Intel said today that EU competition regulators got it wrong when they fined the chipmaker €1.06 billion over a decade ago for thwarting a British rival in a case that could affect Google and Qualcomm. 

The US company set out its arguments at the General Court in a re-hearing of the case today.

The case is seen as testing the European Commission's power to go after US tech giants which offer incentives such as rebates to lure customers from competitors. 

EU competition enforcers in 2009 said Intel tried to block Advanced Micro Devices by giving rebates to computer makers Dell, Hewlett-Packard and Lenovo for buying most of their chips from Intel. 

The General Court is hearing the case for the second time after the EU Court of Justice (CJEU), Europe's highest, in 2017 disagreed with its 2014 ruling backing the Commission's decision.

This came as a major setback to the EU competition watchdog. 

It told the lower tribunal to re-examine the case and whether exclusivity rebates actually harmed competition. 

The Commission's decision was fundamentally flawed, Intel's lawyer Daniel Beard told the panel of five judges. 

"The Commission either took a wrong approach in its decision or it carried out an as efficient competitor (AEC) test and it got it wrong," he said.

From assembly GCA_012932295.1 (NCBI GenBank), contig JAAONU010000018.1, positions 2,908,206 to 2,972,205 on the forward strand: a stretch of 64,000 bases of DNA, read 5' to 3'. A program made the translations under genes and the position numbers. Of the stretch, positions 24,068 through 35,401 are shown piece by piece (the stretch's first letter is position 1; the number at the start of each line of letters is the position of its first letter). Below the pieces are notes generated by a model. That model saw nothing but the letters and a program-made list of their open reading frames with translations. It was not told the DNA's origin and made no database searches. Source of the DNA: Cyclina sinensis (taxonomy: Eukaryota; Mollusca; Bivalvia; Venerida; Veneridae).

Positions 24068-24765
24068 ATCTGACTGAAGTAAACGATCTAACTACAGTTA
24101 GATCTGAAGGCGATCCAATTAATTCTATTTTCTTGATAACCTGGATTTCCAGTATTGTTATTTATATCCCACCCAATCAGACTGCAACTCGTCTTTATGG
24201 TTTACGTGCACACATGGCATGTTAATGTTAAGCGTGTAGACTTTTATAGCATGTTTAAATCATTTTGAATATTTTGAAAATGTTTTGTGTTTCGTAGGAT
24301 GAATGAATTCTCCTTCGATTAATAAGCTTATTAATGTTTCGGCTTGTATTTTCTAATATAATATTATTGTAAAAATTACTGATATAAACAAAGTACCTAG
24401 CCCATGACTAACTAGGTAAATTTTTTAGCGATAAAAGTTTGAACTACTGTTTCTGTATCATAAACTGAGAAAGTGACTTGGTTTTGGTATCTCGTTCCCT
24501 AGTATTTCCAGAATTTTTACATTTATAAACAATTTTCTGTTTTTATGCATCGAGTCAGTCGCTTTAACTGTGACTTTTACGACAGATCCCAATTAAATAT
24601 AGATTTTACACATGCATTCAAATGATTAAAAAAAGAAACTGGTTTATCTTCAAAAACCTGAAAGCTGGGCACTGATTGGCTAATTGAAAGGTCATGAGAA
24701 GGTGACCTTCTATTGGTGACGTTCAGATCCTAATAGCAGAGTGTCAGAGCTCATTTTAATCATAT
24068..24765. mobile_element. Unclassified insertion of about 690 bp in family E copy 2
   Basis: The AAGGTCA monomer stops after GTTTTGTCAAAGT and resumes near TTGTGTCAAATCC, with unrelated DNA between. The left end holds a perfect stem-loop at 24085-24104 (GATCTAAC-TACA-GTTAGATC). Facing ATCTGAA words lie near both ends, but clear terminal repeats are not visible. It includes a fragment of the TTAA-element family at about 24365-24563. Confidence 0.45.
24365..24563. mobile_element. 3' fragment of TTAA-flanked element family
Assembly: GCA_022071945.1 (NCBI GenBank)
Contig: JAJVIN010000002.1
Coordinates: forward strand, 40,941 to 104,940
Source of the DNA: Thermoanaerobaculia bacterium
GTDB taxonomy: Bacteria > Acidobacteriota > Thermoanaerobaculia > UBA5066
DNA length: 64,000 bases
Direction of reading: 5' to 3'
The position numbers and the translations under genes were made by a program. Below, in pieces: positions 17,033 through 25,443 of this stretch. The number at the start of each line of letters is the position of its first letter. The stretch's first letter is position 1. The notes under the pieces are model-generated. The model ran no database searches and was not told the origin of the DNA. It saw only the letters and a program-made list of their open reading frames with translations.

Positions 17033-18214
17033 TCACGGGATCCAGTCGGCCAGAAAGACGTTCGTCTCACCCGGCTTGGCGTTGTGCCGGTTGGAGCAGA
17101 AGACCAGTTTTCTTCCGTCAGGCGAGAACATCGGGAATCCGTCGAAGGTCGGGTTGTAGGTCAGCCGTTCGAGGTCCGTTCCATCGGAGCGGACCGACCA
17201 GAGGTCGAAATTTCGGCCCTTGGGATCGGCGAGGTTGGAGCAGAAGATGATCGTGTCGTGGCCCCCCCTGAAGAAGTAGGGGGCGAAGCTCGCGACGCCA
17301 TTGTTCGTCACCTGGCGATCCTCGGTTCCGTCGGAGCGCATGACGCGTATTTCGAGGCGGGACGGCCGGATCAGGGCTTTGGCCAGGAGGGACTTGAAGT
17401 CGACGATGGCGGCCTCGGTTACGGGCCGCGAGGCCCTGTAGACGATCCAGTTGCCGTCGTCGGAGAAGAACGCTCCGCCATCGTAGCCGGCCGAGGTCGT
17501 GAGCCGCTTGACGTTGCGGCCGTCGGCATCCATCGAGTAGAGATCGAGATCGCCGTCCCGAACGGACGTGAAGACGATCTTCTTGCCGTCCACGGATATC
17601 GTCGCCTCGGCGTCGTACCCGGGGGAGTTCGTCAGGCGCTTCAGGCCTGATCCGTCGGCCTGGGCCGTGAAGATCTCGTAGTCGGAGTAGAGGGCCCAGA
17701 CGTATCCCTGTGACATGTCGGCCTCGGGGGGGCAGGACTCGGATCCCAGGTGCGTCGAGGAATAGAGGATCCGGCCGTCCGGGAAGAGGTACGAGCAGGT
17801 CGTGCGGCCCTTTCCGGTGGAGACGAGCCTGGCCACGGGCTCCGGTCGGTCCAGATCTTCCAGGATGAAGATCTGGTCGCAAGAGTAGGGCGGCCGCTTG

An AEC test is an economic analysis that determines if a dominant company knocks out competitors that are as efficient or more efficient through anti-competitive practices while pushing out a less efficient rival may not be problematic for regulators. 

Commission lawyer Nicholas Khan criticised Intel for seeking to re-open the entire case. 

"That was assessed very exhaustively in 2014. Intel's request is a second bite at the cherry," he told judges.

The Association for Competitive Technology is supporting Intel while French consumer body UFC is backing the Commission. A judgment is likely to come next year while the losing party can appeal to the CJEU.

Qualcomm has challenged a €997m EU fine for paying iPhone maker Apple to use only its chips, blocking out rivals such as Intel.

Alphabet's Google has also challenged a record €4.34-billion EU fine levied for using its Android mobile operating system to squeeze out rivals.